IT COULD GET WORSE

If Entire Countries Go Broke, We'll Go With Them

By David Smick
Sunday, October 26, 2008

The global financial market is like a rich, generous but occasionally paranoid great uncle. Normally, this benevolent great uncle sprinkles money calmly and wisely throughout the family, taking a careful reading of risk and potential investment reward. But every so often, a deep paranoia overtakes him. Panicked, he turns off the spigot. Why? Sometimes he thinks his relatives are not telling him everything he needs to know. Other times, paranoia sets in because the facts of a relative's scenario don't add up.

Today the great uncle has reached a level of paranoia not seen since the 1930s, and the massive "shock and awe" campaign of bold rescue efforts from the world's wealthiest countries has not calmed him down. The world financial market still thinks the numbers don't add up.

This is primarily because of a new and fast-moving blip on the global radar screen: the growing concern that entire countries could default on their financial obligations. While Washington frets about bank failures and the potential collapse of the corporate sector, the financial market is far ahead of it. Global markets are now fixated on the economic, social, political and foreign policy shipwrecks that could be triggered if waves of country defaults sweep across the world.

In an alarming number of nations, the amount of dubious debt held by the domestic banking system dwarfs the country's GDP. This is particularly true in such emerging capitalist economies as Hungary, Iceland, Belarus, Ukraine and Pakistan.

That's scary. In the past, some emerging market economies have defaulted (Argentina comes to mind) and managed to survive without dragging the rest of the world off a cliff. But things are different today. The global financial system itself is on life support. If an emerging market collapses, the damage won't be limited to just one country.

Here's why all this matters to the average working American: Emerging markets are major purchasers of U.S. exports and a critical engine of global growth. If their economies fail, ours will fail, too.

The root of today's credit crisis is not that the world lacks money; the world is awash in cash, with $6 trillion sitting idly in global money markets alone. But if countries start to fail, the remainder of the world's investment capital could be spooked out of productive investments as well.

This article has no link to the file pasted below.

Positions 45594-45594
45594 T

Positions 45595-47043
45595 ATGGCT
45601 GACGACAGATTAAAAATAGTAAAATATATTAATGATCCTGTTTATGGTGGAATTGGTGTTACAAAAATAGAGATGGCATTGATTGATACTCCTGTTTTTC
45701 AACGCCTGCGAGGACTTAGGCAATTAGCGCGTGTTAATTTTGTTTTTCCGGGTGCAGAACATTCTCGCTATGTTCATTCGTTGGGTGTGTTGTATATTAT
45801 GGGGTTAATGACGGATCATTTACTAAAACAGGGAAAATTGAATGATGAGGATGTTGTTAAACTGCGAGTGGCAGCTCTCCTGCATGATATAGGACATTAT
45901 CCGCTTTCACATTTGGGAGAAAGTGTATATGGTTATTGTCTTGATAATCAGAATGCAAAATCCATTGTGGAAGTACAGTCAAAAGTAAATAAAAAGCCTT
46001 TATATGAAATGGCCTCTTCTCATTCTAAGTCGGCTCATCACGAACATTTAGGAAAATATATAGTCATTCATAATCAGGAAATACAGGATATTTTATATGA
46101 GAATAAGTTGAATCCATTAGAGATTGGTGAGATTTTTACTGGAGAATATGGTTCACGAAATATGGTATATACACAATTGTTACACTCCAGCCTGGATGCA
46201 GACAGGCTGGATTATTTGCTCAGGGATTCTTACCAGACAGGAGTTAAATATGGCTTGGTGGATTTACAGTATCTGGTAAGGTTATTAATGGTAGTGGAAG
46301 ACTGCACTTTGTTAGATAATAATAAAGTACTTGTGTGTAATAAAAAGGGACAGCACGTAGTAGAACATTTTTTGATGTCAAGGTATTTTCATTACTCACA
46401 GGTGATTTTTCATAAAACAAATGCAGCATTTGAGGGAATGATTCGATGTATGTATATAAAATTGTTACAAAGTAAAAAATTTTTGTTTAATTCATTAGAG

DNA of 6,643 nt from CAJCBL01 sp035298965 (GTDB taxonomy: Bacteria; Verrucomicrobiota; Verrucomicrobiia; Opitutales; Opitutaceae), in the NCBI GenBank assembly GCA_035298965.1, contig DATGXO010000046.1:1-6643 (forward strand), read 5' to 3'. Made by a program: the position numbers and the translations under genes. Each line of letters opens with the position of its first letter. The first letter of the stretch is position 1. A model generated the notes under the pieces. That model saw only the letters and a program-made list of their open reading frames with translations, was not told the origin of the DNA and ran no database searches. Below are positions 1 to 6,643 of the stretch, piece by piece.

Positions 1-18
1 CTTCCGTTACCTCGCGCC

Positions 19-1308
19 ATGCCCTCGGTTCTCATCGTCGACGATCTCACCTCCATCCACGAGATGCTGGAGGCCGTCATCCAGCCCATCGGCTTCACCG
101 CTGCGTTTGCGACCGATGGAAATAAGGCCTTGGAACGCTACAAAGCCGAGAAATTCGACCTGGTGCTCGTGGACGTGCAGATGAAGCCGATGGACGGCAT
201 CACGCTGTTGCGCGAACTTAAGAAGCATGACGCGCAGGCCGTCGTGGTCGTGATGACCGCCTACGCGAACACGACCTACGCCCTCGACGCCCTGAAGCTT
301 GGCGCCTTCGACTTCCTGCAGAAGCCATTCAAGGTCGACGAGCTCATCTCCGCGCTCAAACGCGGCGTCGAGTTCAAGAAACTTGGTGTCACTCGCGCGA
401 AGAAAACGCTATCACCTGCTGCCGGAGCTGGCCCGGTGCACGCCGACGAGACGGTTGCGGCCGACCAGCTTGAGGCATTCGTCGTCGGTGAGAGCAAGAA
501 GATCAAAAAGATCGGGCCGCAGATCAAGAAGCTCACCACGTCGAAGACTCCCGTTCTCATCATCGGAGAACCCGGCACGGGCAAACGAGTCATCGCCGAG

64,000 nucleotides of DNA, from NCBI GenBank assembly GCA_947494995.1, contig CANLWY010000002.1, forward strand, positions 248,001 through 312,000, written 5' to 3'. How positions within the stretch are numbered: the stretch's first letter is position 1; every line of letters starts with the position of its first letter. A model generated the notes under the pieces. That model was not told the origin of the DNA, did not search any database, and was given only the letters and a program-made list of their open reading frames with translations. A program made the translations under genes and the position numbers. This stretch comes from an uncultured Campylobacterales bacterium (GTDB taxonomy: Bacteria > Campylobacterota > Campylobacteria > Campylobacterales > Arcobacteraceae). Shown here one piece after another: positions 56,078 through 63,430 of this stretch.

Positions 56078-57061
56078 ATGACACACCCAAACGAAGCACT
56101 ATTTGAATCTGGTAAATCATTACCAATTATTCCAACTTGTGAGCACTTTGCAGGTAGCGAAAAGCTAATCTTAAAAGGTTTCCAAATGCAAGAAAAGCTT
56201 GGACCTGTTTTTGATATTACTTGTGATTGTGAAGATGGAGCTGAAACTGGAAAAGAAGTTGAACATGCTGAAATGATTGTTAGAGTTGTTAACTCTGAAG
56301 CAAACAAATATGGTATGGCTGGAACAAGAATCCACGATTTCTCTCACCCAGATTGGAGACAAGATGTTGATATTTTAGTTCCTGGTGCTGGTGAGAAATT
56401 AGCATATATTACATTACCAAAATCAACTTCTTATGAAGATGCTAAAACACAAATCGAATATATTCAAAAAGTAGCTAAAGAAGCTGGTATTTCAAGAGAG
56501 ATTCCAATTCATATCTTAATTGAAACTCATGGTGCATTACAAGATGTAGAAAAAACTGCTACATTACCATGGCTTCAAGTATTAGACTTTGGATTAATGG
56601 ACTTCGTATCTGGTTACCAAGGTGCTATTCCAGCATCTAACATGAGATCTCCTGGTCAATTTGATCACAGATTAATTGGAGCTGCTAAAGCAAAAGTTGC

Nor do we have the tools to avert disaster. The International Monetary Fund's resources are a pittance compared to the financial exposure of the countries in most danger. And as a result of the industrialized world's government bailouts and bank guarantees, there won't be any more capital for emerging markets that are still flailing.

Take, for example, a country as large and powerful as Germany: Deutsche Bank's assets represent 80 percent of the nation's GDP. In Switzerland, the assets of the bank UBS represent 450 percent of the country's GDP. The financial exposure of the British banks is similarly alarming: Barclays PLC's assets amount to more than 100 percent of the United Kingdom's GDP, and the Royal Bank of Scotland's holdings reach 140 percent of British GDP.

These countries aren't even the biggest worry. That honor goes to the nations of Eastern Europe and some of the undercapitalized Asian countries. But globalization means we're all connected. If Hungary were to default on its financial obligations, Austria's banks would soon collapse. If that happened, Germany's banks might well follow suit.

There's plenty to fret about in Asia, too. Pakistan is facing default. Many investors worry about South Korea as well: Its exports are plummeting, and foreign investors are fleeing an already weak stock market. In an emergency, would the South Korean government, or even the IMF, have the resources to come to the rescue? We can't be sure.

American investors wouldn't be of much use, either. After all, what banker in today's partially taxpayer-owned, soon-to-be-politicized financial system would want to testify before Congress about a risky loan to some small foreign country when safe domestic investments had been available?


CONTINUED     1        >

© 2008 The Washington Post Company